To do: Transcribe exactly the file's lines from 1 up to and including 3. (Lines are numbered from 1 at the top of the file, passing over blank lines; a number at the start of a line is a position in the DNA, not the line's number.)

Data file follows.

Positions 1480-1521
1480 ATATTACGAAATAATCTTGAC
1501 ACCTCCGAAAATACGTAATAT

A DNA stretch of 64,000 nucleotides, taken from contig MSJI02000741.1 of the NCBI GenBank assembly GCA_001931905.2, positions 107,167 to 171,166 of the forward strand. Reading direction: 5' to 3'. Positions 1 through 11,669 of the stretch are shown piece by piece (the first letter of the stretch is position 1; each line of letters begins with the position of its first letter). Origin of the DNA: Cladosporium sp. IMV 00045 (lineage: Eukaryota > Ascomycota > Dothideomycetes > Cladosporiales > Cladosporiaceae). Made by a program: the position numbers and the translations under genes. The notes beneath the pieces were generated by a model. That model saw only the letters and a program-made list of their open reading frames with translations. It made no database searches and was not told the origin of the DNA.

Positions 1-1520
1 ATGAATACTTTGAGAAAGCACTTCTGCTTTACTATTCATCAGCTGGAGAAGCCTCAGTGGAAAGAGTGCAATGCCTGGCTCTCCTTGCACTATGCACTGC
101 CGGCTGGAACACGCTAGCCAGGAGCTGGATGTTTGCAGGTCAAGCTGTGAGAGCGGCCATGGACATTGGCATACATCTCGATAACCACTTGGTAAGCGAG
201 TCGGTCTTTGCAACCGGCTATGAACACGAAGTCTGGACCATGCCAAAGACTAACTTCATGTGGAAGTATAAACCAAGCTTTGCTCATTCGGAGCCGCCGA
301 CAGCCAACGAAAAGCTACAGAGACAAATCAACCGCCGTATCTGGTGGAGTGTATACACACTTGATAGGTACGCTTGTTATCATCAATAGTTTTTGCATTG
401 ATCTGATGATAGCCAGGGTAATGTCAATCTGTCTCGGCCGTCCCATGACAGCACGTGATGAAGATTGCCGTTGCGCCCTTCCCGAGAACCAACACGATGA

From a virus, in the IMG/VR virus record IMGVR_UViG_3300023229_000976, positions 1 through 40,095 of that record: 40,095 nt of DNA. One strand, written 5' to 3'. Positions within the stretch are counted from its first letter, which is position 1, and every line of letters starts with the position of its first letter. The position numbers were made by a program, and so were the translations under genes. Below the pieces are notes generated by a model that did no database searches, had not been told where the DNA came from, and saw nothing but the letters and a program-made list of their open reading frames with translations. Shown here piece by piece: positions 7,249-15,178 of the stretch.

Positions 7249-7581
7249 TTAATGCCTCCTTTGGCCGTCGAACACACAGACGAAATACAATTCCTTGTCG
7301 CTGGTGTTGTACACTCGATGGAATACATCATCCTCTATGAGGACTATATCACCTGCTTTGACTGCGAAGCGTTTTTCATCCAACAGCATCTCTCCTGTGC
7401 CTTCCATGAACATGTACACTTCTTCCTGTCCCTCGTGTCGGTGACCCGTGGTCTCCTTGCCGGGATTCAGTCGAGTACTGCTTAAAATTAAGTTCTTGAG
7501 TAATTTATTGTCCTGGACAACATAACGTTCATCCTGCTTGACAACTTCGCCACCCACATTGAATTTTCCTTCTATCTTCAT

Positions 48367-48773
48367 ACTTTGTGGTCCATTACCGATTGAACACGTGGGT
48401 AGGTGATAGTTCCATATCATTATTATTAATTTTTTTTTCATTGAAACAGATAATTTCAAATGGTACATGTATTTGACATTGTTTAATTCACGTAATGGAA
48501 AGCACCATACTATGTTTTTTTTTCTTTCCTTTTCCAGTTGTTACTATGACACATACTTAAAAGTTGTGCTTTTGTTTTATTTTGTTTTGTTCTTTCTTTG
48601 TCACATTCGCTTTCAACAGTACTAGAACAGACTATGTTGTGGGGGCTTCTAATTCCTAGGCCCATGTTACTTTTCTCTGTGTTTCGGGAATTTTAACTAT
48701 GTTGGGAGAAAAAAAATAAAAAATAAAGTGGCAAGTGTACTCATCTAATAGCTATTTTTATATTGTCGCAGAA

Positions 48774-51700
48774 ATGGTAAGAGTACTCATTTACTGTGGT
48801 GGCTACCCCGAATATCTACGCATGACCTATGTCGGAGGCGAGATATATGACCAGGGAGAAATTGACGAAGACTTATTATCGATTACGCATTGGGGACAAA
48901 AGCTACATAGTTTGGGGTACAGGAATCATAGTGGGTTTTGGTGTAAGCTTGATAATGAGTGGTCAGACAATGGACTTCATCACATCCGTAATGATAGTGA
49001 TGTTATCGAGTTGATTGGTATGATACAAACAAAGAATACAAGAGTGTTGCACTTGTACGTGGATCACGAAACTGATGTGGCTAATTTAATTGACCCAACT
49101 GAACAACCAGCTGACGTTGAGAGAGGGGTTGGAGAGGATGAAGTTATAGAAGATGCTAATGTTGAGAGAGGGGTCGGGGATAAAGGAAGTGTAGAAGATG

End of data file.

Positions 1480-1521
1480 ATATTACGAAATAATCTTGAC
1501 ACCTCCGAAAATACGTAATAT